I teach an extract of John Berger's 1972 "Ways of Seeing" to undergraduate composition students. Berger's claim that "men act and women appear," a seemingly antiquated notion, is always fodder for lively debate, along with his suggestion that women fashion their social presence such that others treat them the way they treat themselves. In preparation for their photo analysis essays, I have students apply Berger to silly photos of animals. ("The penguin has a striking social presence!")
On breaks from lesson planning, I nerdily catch up on the activity of prominent women in policy and politics, and recently I started sensing the applicability of Berger's ideas to related contemporary issues in discomfiting ways. For example, former State Department Policy Planning Director Anne-Marie Slaughter tweeted a link to something on Foreign Policy's website called "The Public Shaming of Asma Al-Assad": a 'call to action' text under a photo of the elegant Syrian-British wife of Bashar al-Assad created by the wives of U.N. diplomats featuring a link to a video with the same text. The video juxtaposes Vogue photos of Asma with searing footage of mortally wounded Syrian children, while a female narrator with a rather posh accent reads the text, entreating Asma: "Stop your husband."
"Read it & sign petition," Slaughter typed next to the link. "Text gave me chills."
I did and I did. I watched the video, too. Then I felt a stone in my stomach.
Happily, I speak metaphorically. I've never been required to swallow actual stones. I've never been flogged, flayed, crucified, or any of the other acts that might fall under what our Constitution's Eighth Amendment designates as "cruel and unusual punishment" (modeled after the English Bill of Rights, which first used the exact term in 1689). The thing that gave me pause, I realized, was that "public shaming" is sometimes construed by our judicial system as one of those acts. The Eighth Amendment defines cruel and unusual punishment as arbitrary or unnecessary; this call to action, I think any of us apprised of Assad's treatment of his people would agree, is neither. Assad is an unmistakably murderous, dictatorial ruler whose army kills the better part of one hundred (or more) Syrian civilians and children every day. (I nurse a fantasy of a claw like those that pick up stuffed animals in arcades: a Carnival Game Claw Of Justice that would pick Assad up by the scruff of his neck and drop him into the Hague to be tried by the International Criminal Court.) The "Shaming" text comes under a photo of Asma and reads:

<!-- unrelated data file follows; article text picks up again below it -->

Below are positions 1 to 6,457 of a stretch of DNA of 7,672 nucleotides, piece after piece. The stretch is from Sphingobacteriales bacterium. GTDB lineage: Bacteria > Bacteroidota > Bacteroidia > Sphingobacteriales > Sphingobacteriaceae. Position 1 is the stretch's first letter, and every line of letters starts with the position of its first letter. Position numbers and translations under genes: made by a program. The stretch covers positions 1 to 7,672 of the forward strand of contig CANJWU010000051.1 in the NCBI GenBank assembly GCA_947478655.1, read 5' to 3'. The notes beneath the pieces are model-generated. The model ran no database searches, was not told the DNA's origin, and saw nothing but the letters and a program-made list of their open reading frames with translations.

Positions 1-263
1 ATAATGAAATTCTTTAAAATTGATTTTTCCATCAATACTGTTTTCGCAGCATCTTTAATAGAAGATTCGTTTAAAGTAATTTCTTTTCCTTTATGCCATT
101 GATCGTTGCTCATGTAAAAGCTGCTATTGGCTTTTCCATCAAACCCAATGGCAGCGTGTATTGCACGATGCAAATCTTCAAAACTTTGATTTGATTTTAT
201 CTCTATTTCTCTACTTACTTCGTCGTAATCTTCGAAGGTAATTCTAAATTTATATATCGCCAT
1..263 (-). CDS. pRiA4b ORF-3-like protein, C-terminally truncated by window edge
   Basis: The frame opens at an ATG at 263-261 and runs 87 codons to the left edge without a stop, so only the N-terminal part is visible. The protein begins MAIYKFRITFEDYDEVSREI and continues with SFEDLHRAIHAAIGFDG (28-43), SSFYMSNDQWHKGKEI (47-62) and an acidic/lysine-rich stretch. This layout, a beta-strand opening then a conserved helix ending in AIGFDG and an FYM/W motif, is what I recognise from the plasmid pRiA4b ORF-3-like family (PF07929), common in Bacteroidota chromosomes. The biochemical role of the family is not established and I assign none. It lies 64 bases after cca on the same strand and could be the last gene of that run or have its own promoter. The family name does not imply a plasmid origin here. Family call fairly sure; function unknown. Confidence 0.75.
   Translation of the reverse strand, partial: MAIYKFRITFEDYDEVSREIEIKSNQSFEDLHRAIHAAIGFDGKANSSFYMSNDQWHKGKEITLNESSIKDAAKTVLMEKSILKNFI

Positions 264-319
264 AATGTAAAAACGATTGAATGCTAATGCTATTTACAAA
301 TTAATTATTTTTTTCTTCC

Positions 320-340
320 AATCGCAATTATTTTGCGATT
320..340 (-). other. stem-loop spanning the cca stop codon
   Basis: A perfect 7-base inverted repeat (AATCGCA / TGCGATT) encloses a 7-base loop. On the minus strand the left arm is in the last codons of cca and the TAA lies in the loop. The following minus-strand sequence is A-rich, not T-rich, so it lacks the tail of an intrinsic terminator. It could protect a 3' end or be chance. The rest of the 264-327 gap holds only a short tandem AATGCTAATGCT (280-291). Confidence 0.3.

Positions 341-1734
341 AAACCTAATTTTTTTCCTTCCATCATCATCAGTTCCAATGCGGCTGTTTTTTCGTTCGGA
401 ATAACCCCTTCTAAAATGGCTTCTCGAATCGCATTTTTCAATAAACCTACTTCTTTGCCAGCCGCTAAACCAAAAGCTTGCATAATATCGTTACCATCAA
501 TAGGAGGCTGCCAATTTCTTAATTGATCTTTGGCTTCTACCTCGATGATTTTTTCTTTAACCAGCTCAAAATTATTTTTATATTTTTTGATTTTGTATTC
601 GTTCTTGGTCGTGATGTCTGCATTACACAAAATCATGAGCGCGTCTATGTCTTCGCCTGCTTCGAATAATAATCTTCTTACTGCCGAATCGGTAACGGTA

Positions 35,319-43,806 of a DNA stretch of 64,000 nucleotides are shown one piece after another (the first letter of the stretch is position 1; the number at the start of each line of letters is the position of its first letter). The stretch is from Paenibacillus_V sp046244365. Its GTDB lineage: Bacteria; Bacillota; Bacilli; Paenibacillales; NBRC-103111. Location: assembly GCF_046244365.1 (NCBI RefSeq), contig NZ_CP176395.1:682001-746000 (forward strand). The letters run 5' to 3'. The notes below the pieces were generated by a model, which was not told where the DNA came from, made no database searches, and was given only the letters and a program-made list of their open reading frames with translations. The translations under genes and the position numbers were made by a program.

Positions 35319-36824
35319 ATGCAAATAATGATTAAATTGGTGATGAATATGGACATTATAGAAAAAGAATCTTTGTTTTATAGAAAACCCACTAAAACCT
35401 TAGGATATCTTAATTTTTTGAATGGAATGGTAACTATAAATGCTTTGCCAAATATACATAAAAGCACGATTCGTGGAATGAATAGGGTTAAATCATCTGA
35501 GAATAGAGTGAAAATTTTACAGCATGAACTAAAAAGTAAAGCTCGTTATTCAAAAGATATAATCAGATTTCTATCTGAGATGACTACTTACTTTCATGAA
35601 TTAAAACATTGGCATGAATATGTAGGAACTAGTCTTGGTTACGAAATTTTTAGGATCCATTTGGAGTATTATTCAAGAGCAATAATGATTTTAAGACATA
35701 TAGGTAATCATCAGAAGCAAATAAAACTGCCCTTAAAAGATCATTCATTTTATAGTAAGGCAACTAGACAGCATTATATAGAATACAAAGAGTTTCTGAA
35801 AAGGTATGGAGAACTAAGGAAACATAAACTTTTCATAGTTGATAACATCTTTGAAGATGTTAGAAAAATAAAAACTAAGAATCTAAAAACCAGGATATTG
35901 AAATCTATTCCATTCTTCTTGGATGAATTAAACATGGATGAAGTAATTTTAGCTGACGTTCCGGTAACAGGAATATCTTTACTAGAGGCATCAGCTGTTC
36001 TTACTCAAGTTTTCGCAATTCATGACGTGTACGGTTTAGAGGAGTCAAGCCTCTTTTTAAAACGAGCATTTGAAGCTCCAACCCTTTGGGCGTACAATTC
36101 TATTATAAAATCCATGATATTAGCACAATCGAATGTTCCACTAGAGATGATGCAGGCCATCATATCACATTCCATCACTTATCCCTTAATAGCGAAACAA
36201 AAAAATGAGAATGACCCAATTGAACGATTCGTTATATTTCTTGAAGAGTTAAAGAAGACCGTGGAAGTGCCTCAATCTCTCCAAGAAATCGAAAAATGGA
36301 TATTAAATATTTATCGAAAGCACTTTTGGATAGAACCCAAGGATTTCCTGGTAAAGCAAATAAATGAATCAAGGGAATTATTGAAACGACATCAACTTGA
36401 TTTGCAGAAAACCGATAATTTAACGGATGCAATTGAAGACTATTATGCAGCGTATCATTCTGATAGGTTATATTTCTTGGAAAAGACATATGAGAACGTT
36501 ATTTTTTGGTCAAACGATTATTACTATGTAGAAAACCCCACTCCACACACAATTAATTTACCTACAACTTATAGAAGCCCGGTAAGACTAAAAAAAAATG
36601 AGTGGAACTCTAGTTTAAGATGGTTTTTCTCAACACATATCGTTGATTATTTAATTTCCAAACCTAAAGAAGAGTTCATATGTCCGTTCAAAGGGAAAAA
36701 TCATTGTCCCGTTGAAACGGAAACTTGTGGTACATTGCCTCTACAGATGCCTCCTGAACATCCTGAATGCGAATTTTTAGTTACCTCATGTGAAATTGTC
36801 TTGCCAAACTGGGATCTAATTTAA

"Some women pretend that they have no choice and some women just act... Stop your husband and his supporters... No one cares about your image."
"But isn't her image all that's being interacted with here?" my partner asked upon seeing it.
If we analyzed the photo, I'd urge my students to remember what we don't know: we don't know how Asma's feeling in this picture. We don't know what she's thinking. We can only look at the details in the photograph for what they might suggest and inspect the photo carefully for authorial intent. Someone chose to show Asma's graceful head in focus with soldier-types blurred behind her, chose to show her focusing off-camera in an "offer" and not frontal-stare "demand," thereby, Berger's essay might suggest, "making herself into an object of vision, a sight." A sight for scrutiny, a site for blame.
It's easier to ask why Assad's wife doesn't just say something to him, when we know only what various representations -- emails, photos, speeches -- suggest about their marriage. It's easier not to wonder if Asma al-Assad is trapped somehow, completely terrified as I write this, for her life and those of her three children. I don't know all there is to know about just what Asma can do to stop what's happening (or as much about her marriage) as the women who created the petition, but I walked away from signing it feeling as though I'd emptied out heartbreak I feel for the Syrian people in a hypocritical move. How many times have I looked the other way? Many. I simply wasn't being photographed at the time. How many times have I chosen to survey photos of Kim Kardashian, whose public image of shopping and looks-obsession seem to mirror Asma's? Many. I simply was in the presence of only one person -- my partner, who knows not to look over my shoulder when I use the computer because of how sure I am that I'll be judged. I am not dating someone who also has a weakness for Vogue magazine but rather someone who asks, "Did anyone say, 'Eva Braun, stop your husband?'"